Product & Service Guide
Back to School Tax Tips
As the final weeks of summer tick away, back-to-school sales are ramping up and it's time to think about getting those kids back in the classroom. It's also a good time to think about a variety of tax breaks and deductions available for qualifying ...
Jul. 26, 2016
As the final weeks of summer tick away, back-to-school sales are ramping up and it’s time to think about getting those kids back in the classroom. It’s also a good time to think about a variety of tax breaks and deductions available for qualifying expenses.
To help, TaxAudit.com, which specializes in IRS audit defense, has crafted a list of back-to-school tax tips for 2016.
“Most Americans don’t think about taxes when it comes to school, and understanding which school costs are deductible or not deductible can be challenging,” said Dave Du Val, TaxAudit.com’s Chief Customer Advocacy Officer. “For example, private school tuition is not deductible, but the child care component of private school tuition may be deductible for children under the age of 13. Also, for parents of college students, 529 plans are not federally taxable. Any money withdrawn from the account, as long as it is used for qualifying college expenses like a laptop or books, is not taxable.”
The tax tips include:
- Private school tuition and school uniforms
The cost of private school or parochial school tuition is not deductible. However, the child care component costs of private school tuition for children under 13 may qualify the taxpayer for a tax credit. School uniforms are also not deductible even if they are required.
- Before and after school care can be deducted
For a child under the age of 13, the cost of before or after school care may qualify the taxpayer for a tax credit if it is a qualifying expense.
- Tax deductions for school fundraisers are limited
You are required to reduce your deduction by the market value of any goods or services received in return for your charitable donation.
- Moving expenses to go to college are NOT deductible
Going away to college is not moving for a job and is not considered a moving expense deduction by the IRS. However, the expenses for moving from college for that first job may be eligible for the moving expenses deduction.
- Earnings in 529 plans are NOT federally taxable
The earnings in 529 plans are not taxable. The money grows tax-free and withdrawals are not taxable as long as the money is used for eligible college expenses.
- Use tax-deferred accounts to pay for educational expenses
You can use tax-deferred accounts (i.e., an Educational Savings Account) to pay for qualified educational expenses including books and computers for elementary, high school and college expenses.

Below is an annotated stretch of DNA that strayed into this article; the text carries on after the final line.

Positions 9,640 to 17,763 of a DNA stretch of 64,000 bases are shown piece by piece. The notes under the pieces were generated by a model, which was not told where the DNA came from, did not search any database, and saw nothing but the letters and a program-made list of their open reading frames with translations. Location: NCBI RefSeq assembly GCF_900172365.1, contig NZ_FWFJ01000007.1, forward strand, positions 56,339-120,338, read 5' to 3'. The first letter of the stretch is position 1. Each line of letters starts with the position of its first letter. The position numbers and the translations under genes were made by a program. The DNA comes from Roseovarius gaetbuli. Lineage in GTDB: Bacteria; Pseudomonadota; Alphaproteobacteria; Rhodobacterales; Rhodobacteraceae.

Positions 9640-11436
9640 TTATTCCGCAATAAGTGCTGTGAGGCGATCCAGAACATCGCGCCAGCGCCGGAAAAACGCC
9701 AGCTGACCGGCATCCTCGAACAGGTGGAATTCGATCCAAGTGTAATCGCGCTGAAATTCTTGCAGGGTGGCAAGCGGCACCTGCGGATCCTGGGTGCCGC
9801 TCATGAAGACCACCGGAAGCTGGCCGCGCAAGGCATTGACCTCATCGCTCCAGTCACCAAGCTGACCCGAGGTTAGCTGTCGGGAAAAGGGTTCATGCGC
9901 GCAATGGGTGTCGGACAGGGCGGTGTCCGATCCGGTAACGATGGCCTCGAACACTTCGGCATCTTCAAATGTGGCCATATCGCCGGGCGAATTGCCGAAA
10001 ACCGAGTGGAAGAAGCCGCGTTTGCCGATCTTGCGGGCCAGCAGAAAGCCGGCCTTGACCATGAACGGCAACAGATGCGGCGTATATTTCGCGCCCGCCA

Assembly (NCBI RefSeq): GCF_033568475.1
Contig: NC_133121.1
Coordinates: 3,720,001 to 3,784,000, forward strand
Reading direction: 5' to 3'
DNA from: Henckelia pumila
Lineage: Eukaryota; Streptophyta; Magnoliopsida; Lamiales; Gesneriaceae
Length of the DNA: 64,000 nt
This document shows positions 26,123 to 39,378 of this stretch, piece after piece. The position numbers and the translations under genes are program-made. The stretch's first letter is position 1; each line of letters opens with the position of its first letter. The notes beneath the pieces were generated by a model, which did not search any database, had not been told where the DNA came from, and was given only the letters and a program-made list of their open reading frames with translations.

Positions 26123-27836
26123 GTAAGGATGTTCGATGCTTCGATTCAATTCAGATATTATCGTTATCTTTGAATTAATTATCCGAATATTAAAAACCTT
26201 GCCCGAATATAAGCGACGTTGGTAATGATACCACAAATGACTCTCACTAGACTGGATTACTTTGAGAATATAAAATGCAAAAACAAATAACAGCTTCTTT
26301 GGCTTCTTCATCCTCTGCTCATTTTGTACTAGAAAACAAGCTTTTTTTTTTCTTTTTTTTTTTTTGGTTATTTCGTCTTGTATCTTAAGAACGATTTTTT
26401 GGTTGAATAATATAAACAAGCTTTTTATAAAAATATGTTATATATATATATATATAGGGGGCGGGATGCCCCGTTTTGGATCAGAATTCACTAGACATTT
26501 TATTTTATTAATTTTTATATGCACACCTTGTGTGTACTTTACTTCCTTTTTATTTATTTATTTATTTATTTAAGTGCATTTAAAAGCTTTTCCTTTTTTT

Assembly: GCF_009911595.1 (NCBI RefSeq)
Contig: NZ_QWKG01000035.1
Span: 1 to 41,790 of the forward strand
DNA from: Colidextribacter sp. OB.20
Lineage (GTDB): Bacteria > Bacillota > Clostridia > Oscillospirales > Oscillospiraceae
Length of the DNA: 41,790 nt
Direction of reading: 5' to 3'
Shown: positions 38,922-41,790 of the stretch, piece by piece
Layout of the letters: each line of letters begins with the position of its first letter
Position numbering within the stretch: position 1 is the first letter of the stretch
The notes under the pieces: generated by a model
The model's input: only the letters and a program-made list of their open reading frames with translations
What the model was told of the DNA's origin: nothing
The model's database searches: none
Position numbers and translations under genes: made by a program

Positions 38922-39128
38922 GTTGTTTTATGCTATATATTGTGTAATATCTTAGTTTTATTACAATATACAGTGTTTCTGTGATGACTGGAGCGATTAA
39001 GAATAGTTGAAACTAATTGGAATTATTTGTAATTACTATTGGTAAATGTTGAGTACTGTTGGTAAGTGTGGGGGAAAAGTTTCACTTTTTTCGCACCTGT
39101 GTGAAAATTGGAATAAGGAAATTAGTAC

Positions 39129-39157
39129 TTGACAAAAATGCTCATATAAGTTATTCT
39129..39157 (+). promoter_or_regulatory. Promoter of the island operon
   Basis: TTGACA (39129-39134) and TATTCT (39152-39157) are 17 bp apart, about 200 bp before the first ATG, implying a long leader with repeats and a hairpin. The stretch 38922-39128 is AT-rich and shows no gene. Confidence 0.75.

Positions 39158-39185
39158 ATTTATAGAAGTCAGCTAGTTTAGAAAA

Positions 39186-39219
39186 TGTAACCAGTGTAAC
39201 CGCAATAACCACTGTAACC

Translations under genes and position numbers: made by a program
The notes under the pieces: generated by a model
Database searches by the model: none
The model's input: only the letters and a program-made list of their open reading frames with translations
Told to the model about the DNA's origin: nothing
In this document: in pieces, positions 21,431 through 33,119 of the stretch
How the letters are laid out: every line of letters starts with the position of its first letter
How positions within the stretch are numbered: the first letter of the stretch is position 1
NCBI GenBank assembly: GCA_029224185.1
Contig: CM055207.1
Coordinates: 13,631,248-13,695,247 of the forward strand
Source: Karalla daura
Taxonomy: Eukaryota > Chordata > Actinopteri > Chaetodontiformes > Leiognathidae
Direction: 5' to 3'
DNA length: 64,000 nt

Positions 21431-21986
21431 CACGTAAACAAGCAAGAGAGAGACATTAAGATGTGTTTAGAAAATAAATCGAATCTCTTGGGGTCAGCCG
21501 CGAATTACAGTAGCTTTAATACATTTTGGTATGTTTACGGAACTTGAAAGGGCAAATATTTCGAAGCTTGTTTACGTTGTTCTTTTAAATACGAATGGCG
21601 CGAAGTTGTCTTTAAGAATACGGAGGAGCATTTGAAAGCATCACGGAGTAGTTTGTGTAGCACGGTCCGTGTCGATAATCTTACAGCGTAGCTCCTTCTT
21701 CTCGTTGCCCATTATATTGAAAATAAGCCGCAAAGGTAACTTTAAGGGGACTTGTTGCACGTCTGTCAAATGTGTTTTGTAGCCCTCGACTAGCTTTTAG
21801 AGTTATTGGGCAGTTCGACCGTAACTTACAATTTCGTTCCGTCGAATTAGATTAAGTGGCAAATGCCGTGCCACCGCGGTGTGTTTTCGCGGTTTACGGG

- Student loan interest is deductible above the line
Student loan interest is generally deductible as an above the line deduction, meaning you do not have to itemize in order to claim the deduction. There is a student loan interest deduction of up to $2,500 for paying interest on a student loan used for higher education. The amount of the student loan interest deduction is gradually reduced if the taxpayer’s modified adjusted gross income is within a certain range.
- American Opportunity Credit (AOC)
The AOC can amount to $2,500 in tax credits per eligible student and is available for the first four years of post-secondary education at a qualified education institution. Up to 40% of the credit is refundable, which means that the taxpayer may be able to receive up to $1,000, even if they have no tax liability. Eligible expenses include tuition at an eligible institution, books and required supplies, but not room and board, medical expenses, insurance, etc. Income limits apply. The taxpayer is now required to have the 1098-T from the qualified educational institution to take the AOC, and the credit has to be based on amount paid and not billed.
- Lifetime Learning Credit
Up to a maximum of $2,000 credit for qualified education expenses paid for a student enrolled in an eligible educational institution. The credit is a nonrefundable credit of 20% of a maximum $10,000 in qualified education expenses. There is currently no limit on the number of years a taxpayer can claim the credit. Income limits apply. Please keep in mind, this credit does not allow for some of the items that are allowed for the AOC. This credit is generally based on tuition and fees.
- Tuition and Fees Deduction
The Tuition and Fees Deduction applies to qualified education expenses for higher education for an eligible student taking undergraduate, graduate or post graduate courses. The deduction gradually phases out after a certain income range. There is no limit to the number of years the credit can be claimed.
- Roth IRA
Remember, the income earned from summer and/or after school employment by the student can be contributed to a Roth IRA, which will grow tax-free. The earnings are taxable and subject to a penalty only if withdrawn before the age of 59 ½.